This attack was perhaps my worst to date with the inclusion of a new twist … nausea & vomiting. The worst part of this attack was that it came on a weekend that my club was having its 30th. Anniversary Party. As president, I put the party together to say “Thank You” to our members who work so hard all year long fundraising so we can support, among many other things, 3 welfare children & 2 senior citizens at Christmas, help keep the Salvation Army Food Pantry stocked, donate to local animal shelters hoping to give the tossed away animals in residence there a second chance at a “forever home,” & in many cases a second chance at a decent life. It also funds our annual contest that sends a local middle school student to Space Camp for a week. Having an attack of EE & the subsequent “scares” kept me from attending the party I’d been working on for a full year & that is one of the regrets of my life.

If I am at home with no commitments or plans, I can prepare for the siege since I usually have several hours before the egg burps turn into the “scares.” That gives me plenty of time to prepare my arsenal; to make sure my home is well stocked with ginger ale & aloe impregnated TP. If I have a commitment, a special event or an appearance out of town, my plans are shattered. Last year I spent a day in bed in a hotel in Charlotte, NC where I’d been invited to do the second book signing of my life after my book came out in January. I was able to sell & sign my books on Friday & Sunday & be on a couple writers panels but I missed Saturday altogether… my biggest day.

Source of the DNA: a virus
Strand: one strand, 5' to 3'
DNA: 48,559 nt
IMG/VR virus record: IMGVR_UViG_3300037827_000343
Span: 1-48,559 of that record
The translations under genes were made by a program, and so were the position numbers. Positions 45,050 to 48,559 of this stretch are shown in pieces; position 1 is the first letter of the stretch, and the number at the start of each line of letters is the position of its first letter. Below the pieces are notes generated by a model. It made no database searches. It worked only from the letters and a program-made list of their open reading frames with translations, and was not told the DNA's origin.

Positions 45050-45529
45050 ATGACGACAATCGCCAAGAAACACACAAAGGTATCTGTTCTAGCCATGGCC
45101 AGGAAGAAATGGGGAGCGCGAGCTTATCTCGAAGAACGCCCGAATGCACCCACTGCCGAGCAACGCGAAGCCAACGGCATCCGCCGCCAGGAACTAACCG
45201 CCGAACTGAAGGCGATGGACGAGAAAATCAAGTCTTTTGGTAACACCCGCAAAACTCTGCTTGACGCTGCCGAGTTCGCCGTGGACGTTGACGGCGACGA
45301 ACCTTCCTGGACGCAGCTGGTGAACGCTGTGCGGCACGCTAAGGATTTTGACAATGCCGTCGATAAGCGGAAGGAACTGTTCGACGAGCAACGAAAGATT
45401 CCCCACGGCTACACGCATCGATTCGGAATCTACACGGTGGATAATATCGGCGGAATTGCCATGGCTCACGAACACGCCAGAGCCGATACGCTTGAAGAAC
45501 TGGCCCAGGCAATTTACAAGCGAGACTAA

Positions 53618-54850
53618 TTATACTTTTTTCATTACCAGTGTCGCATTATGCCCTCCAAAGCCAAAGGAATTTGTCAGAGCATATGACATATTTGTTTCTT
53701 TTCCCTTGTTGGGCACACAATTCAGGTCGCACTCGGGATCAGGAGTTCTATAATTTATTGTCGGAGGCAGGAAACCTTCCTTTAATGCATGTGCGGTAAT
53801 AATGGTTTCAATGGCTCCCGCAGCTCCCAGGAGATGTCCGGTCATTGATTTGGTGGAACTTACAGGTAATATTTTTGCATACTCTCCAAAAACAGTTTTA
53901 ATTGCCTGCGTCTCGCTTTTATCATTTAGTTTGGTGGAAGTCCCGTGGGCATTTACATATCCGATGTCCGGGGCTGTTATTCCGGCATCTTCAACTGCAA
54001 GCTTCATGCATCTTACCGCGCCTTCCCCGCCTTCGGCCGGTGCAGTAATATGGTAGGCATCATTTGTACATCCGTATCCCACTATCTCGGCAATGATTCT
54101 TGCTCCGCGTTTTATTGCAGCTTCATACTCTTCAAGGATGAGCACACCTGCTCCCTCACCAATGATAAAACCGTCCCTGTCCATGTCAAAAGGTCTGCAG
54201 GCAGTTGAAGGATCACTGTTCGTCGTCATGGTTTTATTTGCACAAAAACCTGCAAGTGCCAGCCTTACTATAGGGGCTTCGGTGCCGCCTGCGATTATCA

I spoke with my GI Guy on Saturday morning who suggested I should go to the hospital for IVs but I was too ill to travel. I have an appointment with him next month & I will do ANYTHING to avoid another of these attacks. Once they become life altering, something has to be done.

If I can find some humor in this most recent attack it’s that when I spoke to my doctor on Saturday morning he increased my current medication dose from one to three doses a day, which seemed to help. He also sent me a prescription for an anti-nausea drug. He was “on call” & I called him very early in the morning. I was very sick & had been up for most of the night for two full nights so neither of us was thinking just right. And here’s that bit of humor … for my nausea he ordered a suppository, told me what he was sending me & it just didn’t register with me or apparently him that suppositories are totally useless against the “scares.”







A “W” on the Back of Our Necks ….

10 Apr

Recently, as I was checking out yet another few strands of extremely light hair that I hadn’t noticed before & while I was trying to convince myself that it was just another shade or hue of blond, I began thinking about aging. I started wondering about the signs of aging that really bother people.

While gray hair may have bothered me several years ago, it simply doesn’t anymore. After losing my hair to chemo I am happy to have it back, no matter what color.

As it was coming back after chemo it grew in very curly in the back (I’d never had curls before) but the crop on the top came back soft & unbelievably snow white. My husband remarked that he thought I might just come out the positive end of the cancer tunnel looking a lot like a skunk. While I have nothing against Pepe Le Pew & his family, it never occurred to me that chemo might make me a charter member of the Le Pew clan. The strange thing is… I didn’t care. I was so glad to have my hair back, it could have been purple for all I cared (& in today’s society I would have fit right in & no one would have given me a second glance). With the help of a skilled hair colorist I was able to get my color back until both the startling white & the curls grew off & I was back to normal again.

Here’s a lesson for us all: if you must undergo chemotherapy for whatever reason & lose your hair… keep it. As I was losing mine I saved it all in a WalMart bag that I kept under the bathroom sink. I’m not sure why I kept it but I believe it was simply my way of dealing with the loss. When people asked me if I’d lost my hair I would say, “No,” which, in the grand scheme of things wasn’t a lie. I knew exactly where it was.